Cohn, L. B. (1995). Violent video games: Aggression, arousal, and desensitization in young adolescent boys. (Doctoral dissertation, University of Southern California, 1995). Dissertation Abstract International, 57 (2-B), 1463.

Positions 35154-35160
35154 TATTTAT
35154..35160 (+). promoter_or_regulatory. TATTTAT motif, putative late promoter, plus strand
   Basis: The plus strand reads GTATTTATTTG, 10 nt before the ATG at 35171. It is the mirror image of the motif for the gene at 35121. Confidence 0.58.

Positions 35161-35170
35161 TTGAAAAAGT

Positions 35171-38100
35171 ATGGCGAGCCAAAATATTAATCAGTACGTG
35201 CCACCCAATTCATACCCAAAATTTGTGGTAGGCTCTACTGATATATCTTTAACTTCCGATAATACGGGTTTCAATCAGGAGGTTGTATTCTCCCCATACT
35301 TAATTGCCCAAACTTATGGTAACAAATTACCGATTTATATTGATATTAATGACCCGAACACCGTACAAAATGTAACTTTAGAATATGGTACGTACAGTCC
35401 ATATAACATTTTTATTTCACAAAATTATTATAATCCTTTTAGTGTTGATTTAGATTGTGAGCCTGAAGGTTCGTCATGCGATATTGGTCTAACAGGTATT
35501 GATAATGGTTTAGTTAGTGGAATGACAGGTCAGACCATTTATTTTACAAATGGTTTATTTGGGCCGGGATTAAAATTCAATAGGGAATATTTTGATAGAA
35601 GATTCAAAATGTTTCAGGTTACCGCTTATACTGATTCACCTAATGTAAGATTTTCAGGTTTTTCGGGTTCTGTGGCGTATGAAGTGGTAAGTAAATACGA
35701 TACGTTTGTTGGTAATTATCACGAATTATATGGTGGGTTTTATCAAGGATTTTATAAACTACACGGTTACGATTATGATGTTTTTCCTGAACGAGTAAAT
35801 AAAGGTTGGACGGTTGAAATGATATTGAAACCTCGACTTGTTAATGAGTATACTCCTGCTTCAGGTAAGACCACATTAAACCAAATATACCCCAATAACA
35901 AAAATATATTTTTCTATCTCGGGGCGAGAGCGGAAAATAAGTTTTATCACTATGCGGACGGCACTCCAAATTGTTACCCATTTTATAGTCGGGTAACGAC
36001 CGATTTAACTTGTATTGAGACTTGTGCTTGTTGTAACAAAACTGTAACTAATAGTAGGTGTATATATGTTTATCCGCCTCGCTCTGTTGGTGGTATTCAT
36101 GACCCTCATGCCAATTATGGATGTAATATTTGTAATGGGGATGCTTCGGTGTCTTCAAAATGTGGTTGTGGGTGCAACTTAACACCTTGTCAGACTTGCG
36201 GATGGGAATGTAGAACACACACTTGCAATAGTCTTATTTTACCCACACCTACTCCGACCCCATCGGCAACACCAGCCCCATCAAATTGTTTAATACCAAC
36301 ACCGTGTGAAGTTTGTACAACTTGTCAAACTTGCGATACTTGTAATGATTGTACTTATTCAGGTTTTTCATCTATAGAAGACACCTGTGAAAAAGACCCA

Abstract:  Video games pervade the lives of today’s children and adolescents. With video games becoming increasingly violent and realistic, it is important to assess their impact. Thus, the purpose of this study was to test the effect of playing violent video games on children’s aggression, arousal, and desensitization to violence. One hundred and twenty-four male sixth- through eighth-graders were randomly assigned to play either a violent video game, a nonviolent video game, or to a control condition where subjects played a simple puzzle. The independent measures consisted of game played, past video game experience, and baseline aggression. The dependent measures consisted of aggression, arousal, and desensitization. Baseline levels of projective aggression were measured with the Child Hostility Inventory (CHI) and post-treatment levels of projective aggression were measured with the Multiple Adjective Check List (MACL). Post-treatment behavioral aggression was measured by the intensity of noxious noise delivered to an opponent in a competitive game. Physiological arousal (heart rate) was monitored with a pulse meter at designated times throughout the experimental conditions. Desensitization did demonstrate that past play experience was related to post-treatment behavioral aggression even when initial levels of aggression were controlled, but was not related to arousal or desensitization. Also demonstrated was that baseline aggression was related to behavioral and projective aggression. The results are discussed within the context of some of the prominent theories of the transmission of aggressive behavior via violent media, specifically social learning theory and drive theory. Social learning theory was found to be a valuable framework for understanding the effect of video games on children and adolescents. Implications for research on video games are discussed. (PsycINFO Database Record (c) 2004 APA, all rights reserved)